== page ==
"The bells of mindfulness are sounding. All over the Earth, we are experiencing floods, droughts, and massive wildfires. Sea ice is melting in the Arctic and hurricanes and heat waves are killing thousands. The forests are fast disappearing, the deserts are growing, species are becoming extinct every day, and yet we continue to consume, ignoring the ringing bells."
Thich Nhat Hanh
The TRI Team
Board of Governors
Chair, Dr. Shawn Marshall
Canada Research Chair in Climate Change and Professor at the University of Calgary
Dr. Shawn Marshal, Chair
Shawn is the Canada Research Chair in Climate Change. He is a glaciologist and climatologist with broad interests in Earth system science. His background includes Engineering Science (Physics) at the University of Toronto and a Ph.D in Geophysics from the University of British Columbia (UBC).
He has explored numerous aspects of ice-age climate dynamics, including the climatic and glaciological patterns of ice sheet nucleation, reconstruction of the Last Glacial Maximum ice sheets in North America, processes of deglaciation at the end of the glacial periods and the role of ice sheets in millennial climate variability.
Shawn was a member of the U.S. National Academy of Sciences Committee on 'Advancing Climate Modeling' (2010-2012). He is also a professor in the Department of Geography at the University of Calgary. The subject closest to his heart is regional-scales icefield dynamics and their sensitivity to climate change. His new field projects include the Haig Glacier and the Prince of Wales Icefield, Ellesmere Island in Canada's high arctic.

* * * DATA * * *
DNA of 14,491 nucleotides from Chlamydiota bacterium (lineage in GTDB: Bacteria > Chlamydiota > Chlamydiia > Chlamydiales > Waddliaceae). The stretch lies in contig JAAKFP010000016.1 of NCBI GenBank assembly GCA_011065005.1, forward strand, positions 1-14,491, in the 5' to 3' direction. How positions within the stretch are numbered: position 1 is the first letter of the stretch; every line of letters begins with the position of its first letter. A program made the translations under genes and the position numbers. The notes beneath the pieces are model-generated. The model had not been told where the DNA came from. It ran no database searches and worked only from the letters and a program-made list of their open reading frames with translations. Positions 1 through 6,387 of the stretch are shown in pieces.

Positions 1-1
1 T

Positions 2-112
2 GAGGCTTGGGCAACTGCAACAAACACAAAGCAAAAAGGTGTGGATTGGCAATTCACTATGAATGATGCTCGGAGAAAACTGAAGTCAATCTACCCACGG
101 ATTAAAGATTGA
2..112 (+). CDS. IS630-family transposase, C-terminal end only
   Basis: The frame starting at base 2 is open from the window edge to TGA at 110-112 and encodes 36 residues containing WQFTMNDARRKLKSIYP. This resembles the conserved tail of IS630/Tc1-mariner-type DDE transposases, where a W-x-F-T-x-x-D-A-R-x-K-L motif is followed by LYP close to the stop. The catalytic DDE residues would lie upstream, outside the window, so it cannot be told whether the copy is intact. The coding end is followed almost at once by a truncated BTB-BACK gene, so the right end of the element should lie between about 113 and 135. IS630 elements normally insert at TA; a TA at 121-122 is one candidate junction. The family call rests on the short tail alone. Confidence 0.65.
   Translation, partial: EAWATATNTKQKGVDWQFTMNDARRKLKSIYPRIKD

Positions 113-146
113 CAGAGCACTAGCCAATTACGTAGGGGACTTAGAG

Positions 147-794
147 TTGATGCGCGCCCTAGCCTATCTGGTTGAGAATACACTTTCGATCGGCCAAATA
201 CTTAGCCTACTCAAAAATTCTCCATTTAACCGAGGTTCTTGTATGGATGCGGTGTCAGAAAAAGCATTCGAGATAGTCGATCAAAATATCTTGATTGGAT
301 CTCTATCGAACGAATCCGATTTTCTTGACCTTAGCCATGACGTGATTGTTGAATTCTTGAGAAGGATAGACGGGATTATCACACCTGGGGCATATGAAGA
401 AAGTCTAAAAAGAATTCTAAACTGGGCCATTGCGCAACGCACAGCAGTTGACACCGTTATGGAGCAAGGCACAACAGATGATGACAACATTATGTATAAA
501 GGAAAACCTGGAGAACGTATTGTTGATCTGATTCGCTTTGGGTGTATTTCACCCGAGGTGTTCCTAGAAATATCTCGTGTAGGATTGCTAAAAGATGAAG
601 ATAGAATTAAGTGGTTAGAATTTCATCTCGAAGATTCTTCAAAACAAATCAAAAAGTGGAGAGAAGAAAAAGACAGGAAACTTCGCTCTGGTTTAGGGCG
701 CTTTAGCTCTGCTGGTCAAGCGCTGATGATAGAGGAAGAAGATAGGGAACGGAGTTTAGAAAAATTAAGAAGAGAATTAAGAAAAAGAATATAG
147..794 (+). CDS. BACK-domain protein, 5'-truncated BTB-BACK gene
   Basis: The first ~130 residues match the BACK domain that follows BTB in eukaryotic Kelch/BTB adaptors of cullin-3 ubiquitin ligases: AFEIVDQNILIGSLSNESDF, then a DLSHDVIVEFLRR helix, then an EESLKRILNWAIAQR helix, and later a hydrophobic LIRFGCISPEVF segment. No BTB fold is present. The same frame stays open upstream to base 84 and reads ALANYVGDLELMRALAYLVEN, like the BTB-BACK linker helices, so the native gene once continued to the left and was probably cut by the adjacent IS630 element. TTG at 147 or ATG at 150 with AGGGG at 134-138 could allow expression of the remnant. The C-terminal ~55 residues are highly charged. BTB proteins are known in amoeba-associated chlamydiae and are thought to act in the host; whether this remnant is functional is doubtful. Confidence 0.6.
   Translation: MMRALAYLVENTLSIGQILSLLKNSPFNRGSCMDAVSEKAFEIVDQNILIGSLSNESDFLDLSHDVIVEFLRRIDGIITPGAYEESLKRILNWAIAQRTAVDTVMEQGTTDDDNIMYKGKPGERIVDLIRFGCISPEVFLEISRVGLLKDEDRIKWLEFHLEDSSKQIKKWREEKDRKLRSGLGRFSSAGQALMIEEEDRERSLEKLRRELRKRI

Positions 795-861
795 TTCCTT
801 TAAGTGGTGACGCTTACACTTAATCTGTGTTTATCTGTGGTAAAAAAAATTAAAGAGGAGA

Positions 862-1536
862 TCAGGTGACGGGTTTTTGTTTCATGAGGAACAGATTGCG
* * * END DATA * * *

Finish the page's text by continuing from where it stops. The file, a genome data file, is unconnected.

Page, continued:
Insights from his renowned work applied to regional and global-scale icefield simulations to improve forecasts of the water resource and sea-level rise impacts that are expected from ongoing glacier retreat in the decades ahead.
Shawn was named one of 15 "top young scientists and engineers" in Canada and in 2005 he was the inaugural winner of the "Young Scientist Award" of the Canadian Geophysical Union for outstanding contributions to Earth science.
Laura S. Lynes
Owner/Operator InForm Communications
Laura S. Lynes
Laura is the co-founder and volunteer board member of The Rockies Institute (TRI). She holds a master of law with distinction in climate change law & policy and a master degree in intercultural and international communications. Formerly she was the director of government relations and head of applied research at a specialized post-secondary institute in Alberta. She has been an integral part of the strategy and case development for large campaigns and is currently working as a stakeholder engagement advisor for the University of Saskatchewan’s School of Environment and Sustainability. She is a graduate of the Oxford Adaptation Academy and a Focal Point of the UNFCCC Nairobi Work Programme.